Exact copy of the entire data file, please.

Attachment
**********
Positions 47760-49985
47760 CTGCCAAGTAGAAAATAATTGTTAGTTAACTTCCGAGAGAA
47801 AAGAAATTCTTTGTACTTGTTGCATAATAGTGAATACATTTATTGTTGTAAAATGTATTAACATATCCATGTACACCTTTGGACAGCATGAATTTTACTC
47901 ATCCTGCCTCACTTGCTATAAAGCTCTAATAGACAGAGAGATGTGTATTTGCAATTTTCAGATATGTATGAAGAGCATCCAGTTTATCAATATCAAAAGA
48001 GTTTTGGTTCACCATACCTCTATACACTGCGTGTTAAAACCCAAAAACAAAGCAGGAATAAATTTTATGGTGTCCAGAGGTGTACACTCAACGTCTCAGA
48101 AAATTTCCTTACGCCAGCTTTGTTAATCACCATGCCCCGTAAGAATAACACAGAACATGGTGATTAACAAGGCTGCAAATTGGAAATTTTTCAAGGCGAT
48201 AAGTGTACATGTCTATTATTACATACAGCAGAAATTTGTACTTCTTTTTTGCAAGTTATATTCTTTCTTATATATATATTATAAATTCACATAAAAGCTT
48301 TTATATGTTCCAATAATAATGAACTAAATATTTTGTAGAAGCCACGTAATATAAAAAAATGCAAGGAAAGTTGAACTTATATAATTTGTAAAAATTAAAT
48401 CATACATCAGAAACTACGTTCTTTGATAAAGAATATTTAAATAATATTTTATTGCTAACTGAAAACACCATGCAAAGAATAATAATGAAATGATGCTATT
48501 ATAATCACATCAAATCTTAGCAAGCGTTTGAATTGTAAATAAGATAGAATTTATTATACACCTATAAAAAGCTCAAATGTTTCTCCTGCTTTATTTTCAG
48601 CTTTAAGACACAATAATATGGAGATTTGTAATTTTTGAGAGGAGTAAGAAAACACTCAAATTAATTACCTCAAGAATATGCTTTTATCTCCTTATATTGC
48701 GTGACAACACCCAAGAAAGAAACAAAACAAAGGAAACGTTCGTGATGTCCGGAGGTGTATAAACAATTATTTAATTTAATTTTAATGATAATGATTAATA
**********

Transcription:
Positions 47760-49985
47760 CTGCCAAGTAGAAAATAATTGTTAGTTAACTTCCGAGAGAA
47801 AAGAAATTCTTTGTACTTGTTGCATAATAGTGAATACATTTATTGTTGTAAAATGTATTAACATATCCATGTACACCTTTGGACAGCATGAATTTTACTC
47901 ATCCTGCCTCACTTGCTATAAAGCTCTAATAGACAGAGAGATGTGTATTTGCAATTTTCAGATATGTATGAAGAGCATCCAGTTTATCAATATCAAAAGA
48001 GTTTTGGTTCACCATACCTCTATACACTGCGTGTTAAAACCCAAAAACAAAGCAGGAATAAATTTTATGGTGTCCAGAGGTGTACACTCAACGTCTCAGA
48101 AAATTTCCTTACGCCAGCTTTGTTAATCACCATGCCCCGTAAGAATAACACAGAACATGGTGATTAACAAGGCTGCAAATTGGAAATTTTTCAAGGCGAT
48201 AAGTGTACATGTCTATTATTACATACAGCAGAAATTTGTACTTCTTTTTTGCAAGTTATATTCTTTCTTATATATATATTATAAATTCACATAAAAGCTT
48301 TTATATGTTCCAATAATAATGAACTAAATATTTTGTAGAAGCCACGTAATATAAAAAAATGCAAGGAAAGTTGAACTTATATAATTTGTAAAAATTAAAT
48401 CATACATCAGAAACTACGTTCTTTGATAAAGAATATTTAAATAATATTTTATTGCTAACTGAAAACACCATGCAAAGAATAATAATGAAATGATGCTATT
48501 ATAATCACATCAAATCTTAGCAAGCGTTTGAATTGTAAATAAGATAGAATTTATTATACACCTATAAAAAGCTCAAATGTTTCTCCTGCTTTATTTTCAG
48601 CTTTAAGACACAATAATATGGAGATTTGTAATTTTTGAGAGGAGTAAGAAAACACTCAAATTAATTACCTCAAGAATATGCTTTTATCTCCTTATATTGC
48701 GTGACAACACCCAAGAAAGAAACAAAACAAAGGAAACGTTCGTGATGTCCGGAGGTGTATAAACAATTATTTAATTTAATTTTAATGATAATGATTAATA